Salvaging green: Business, group strive to keep recycling alive in Bitterroot Valley

2010-10-13T22:30:00Z 2010-10-13T22:57:01Z Salvaging green: Business, group strive to keep recycling alive in Bitterroot ValleyBy DAVID ERICKSON - Ravalli Republic Ravalli Republic
October 13, 2010 10:30 pm  • 

After the Ravalli Services Corp. in Hamilton closed their recycling center last year, local businesses and citizens were left with only two choices: Take their recyclables to Missoula, or throw them away.

Now, a consortium of concerned citizens, government officials, volunteers and crafty entrepreneurs have taken matters into their own hands to give Bitterroot Valley residents more options.

Laurie Anne Wilkinson and her business partner Sean Seltzer started Recycling Solutions in Hamilton this past August. They pick up recyclable goods from local businesses and have plans to start a curbside-pickup option for residential customers.

Also, the Retired Seniors Volunteer Program (RSVP) has started a recycling pickup at the Ravalli County Fairgrounds on Monday afternoons from 3-6 p.m. at the north parking lot.

Together, these two operations have already reduced the volume of recyclable materials thrown away every week in the valley, but there is still work to do.

"There is a lot of potential for this to go well," said Wilkinson, who was busy picking up recyclables at Taco Del Sol on Wednesday. "People are very happy and appreciative of this service. It's about the environment and being good stewards of the land."

Right now, businesses pay a fee for Wilkinson to pick up scrap metals, cardboard, aluminum cans, batteries, paper, plastic bottles, phone books, magazines and other materials. She has to factor in fuel costs because she has to drive all her recyclables to Pacific Recycling in Missoula, and the prices they pay change on a daily basis.

The businesses save money by not having to pay for their waste to go to a landfill, but Wilkinson said making a profit isn't always easy.

"It's like the stock market," Wilkinson explained. "The prices that Pacific Recycling can pay for certain materials like copper, brass and steel varies on a day-to-day or weekly basis. But we are saving companies money and they are doing something good as well."

Wilkinson and Seltzer usually haul 1,000 to 1,500 pounds of cardboard every other week to Missoula, where they get paid only one penny for every pound.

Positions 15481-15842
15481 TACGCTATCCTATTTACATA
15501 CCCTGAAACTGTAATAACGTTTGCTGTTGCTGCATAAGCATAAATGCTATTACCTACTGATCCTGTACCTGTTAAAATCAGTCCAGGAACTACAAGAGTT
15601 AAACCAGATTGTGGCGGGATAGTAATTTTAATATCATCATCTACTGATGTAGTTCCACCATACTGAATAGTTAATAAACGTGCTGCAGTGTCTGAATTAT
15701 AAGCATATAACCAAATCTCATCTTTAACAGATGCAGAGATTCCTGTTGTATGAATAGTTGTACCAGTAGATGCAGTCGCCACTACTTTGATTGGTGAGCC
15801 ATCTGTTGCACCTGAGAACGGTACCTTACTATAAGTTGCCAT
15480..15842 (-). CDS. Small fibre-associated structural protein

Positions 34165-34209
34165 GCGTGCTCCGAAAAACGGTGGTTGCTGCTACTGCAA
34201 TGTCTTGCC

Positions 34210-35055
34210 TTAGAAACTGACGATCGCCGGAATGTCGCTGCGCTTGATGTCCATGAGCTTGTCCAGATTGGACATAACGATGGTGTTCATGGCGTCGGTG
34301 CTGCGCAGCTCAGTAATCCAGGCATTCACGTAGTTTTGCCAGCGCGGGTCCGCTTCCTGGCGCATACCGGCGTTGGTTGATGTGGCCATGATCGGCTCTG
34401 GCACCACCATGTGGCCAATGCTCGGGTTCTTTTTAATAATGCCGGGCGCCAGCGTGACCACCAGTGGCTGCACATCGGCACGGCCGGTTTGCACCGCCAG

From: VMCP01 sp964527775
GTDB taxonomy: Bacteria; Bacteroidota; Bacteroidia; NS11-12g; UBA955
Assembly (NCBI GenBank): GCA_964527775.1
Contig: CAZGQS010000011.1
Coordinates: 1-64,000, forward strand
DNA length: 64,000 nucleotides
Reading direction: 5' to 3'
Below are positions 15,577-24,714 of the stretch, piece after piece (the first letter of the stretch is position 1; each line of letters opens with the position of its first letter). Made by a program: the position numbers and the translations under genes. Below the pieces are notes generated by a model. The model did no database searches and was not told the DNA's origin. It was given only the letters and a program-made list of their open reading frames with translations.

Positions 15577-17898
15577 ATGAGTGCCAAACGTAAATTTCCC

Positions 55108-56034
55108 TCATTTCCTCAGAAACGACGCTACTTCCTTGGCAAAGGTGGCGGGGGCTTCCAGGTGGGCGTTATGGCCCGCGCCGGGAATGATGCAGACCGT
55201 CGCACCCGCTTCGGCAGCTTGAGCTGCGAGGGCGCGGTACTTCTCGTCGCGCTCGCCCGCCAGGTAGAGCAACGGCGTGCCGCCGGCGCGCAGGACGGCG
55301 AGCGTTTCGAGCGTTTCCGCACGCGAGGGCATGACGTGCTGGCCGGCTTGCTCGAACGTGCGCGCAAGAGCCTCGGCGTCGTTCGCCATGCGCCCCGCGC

"Our largest expense is gas," she said. "Hopefully, some day we can get a recycling center here in the valley again."

Wilkinson and Seltzer are currently taking a business plan course at the Ravalli County Entrepreneurship Center so they can take advantage of loans, grants or other funding to expand their business.

"We want to be able to service the entire county because it's a county problem," Wilkinson said. "A lot of people are interested in it, but there is definitely an educational curve. It would be great to have more education in the local schools about recycling and environmental issues. Stevensville High School did a recycling program and it was very well received. The more of the younger generation we can get involved in this the better."


Sharon Bladen of RSVP said that the pick-up program at the fairgrounds has been extremely successful.

"It's been going really well," she said. "Each week it grows. A lot of people have thanked us. There was no place to go with recycling."

Bladen said the purpose of the program is to give valley residents an option besides driving to Missoula.

"We didn't start it for businesses, we started it for homeowners who felt conscientious about recycling and didn't want to have to run to Missoula with a few soda cans and a milk bottle," she said. "And we want to keep it in people's minds that recycling is important. Even though we don't live in a big metropolitan area where the volume is gigantic.

"Recycling is mandatory in those places because there's so many people. And we get away with it here, not recycling at all because we don't have a lot of people. That doesn't mean its the right thing to do. That was our whole purpose was to give the homeowners a place to drop off."

Bladen said the Monday drop-off can't accept cardboard, so that is where Wilkinson and Recycling Solutions steps in.

County commissioners J.R. Iman and Carlotta Grandstaff, along with the support of commissioner Jim Rokosch and many other business owners, educators, concerned citizens and volunteers, have started a task force that aims to find more long-term solutions to recycling in the valley.

"We are not the long-term solution," Bladen said. "My only worry is it will get too big to handle. It has been very well received. I really hope that a long-term solution finally comes together. Everything takes time and money, so hopefully something will come together. People are doing what they can."

For more information on Recycling Solutions call 381-2822. For more information on RSVP and recycling drop-off services, call 363-1102.

Reporter David Erickson can be reached at 363-3300 or


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